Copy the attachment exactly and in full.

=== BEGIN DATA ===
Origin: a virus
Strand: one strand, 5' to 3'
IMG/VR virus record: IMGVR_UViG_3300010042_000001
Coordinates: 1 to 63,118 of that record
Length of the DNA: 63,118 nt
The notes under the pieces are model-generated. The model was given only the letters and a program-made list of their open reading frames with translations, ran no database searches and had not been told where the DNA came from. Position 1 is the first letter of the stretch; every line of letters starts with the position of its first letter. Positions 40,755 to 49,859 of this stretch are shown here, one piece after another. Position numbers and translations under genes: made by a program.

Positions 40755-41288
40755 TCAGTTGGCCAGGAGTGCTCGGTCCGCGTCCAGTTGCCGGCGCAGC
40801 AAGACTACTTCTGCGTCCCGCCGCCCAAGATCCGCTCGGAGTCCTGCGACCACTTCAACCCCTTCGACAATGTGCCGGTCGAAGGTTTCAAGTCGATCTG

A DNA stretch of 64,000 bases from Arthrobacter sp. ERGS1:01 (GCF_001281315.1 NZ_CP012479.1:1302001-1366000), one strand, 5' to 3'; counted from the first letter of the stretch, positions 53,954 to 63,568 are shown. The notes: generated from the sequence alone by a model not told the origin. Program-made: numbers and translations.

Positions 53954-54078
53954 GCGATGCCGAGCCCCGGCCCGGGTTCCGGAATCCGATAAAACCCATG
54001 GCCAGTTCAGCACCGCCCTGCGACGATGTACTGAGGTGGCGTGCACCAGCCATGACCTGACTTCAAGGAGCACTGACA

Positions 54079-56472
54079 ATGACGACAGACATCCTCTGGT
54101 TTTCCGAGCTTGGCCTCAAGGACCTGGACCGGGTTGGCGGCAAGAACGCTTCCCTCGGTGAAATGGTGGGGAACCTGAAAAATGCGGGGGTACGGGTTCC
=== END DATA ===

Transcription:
Origin: a virus
Strand: one strand, 5' to 3'
IMG/VR virus record: IMGVR_UViG_3300010042_000001
Coordinates: 1 to 63,118 of that record
Length of the DNA: 63,118 nt
The notes under the pieces are model-generated. The model was given only the letters and a program-made list of their open reading frames with translations, ran no database searches and had not been told where the DNA came from. Position 1 is the first letter of the stretch; every line of letters starts with the position of its first letter. Positions 40,755 to 49,859 of this stretch are shown here, one piece after another. Position numbers and translations under genes: made by a program.

Positions 40755-41288
40755 TCAGTTGGCCAGGAGTGCTCGGTCCGCGTCCAGTTGCCGGCGCAGC
40801 AAGACTACTTCTGCGTCCCGCCGCCCAAGATCCGCTCGGAGTCCTGCGACCACTTCAACCCCTTCGACAATGTGCCGGTCGAAGGTTTCAAGTCGATCTG

A DNA stretch of 64,000 bases from Arthrobacter sp. ERGS1:01 (GCF_001281315.1 NZ_CP012479.1:1302001-1366000), one strand, 5' to 3'; counted from the first letter of the stretch, positions 53,954 to 63,568 are shown. The notes: generated from the sequence alone by a model not told the origin. Program-made: numbers and translations.

Positions 53954-54078
53954 GCGATGCCGAGCCCCGGCCCGGGTTCCGGAATCCGATAAAACCCATG
54001 GCCAGTTCAGCACCGCCCTGCGACGATGTACTGAGGTGGCGTGCACCAGCCATGACCTGACTTCAAGGAGCACTGACA

Positions 54079-56472
54079 ATGACGACAGACATCCTCTGGT
54101 TTTCCGAGCTTGGCCTCAAGGACCTGGACCGGGTTGGCGGCAAGAACGCTTCCCTCGGTGAAATGGTGGGGAACCTGAAAAATGCGGGGGTACGGGTTCC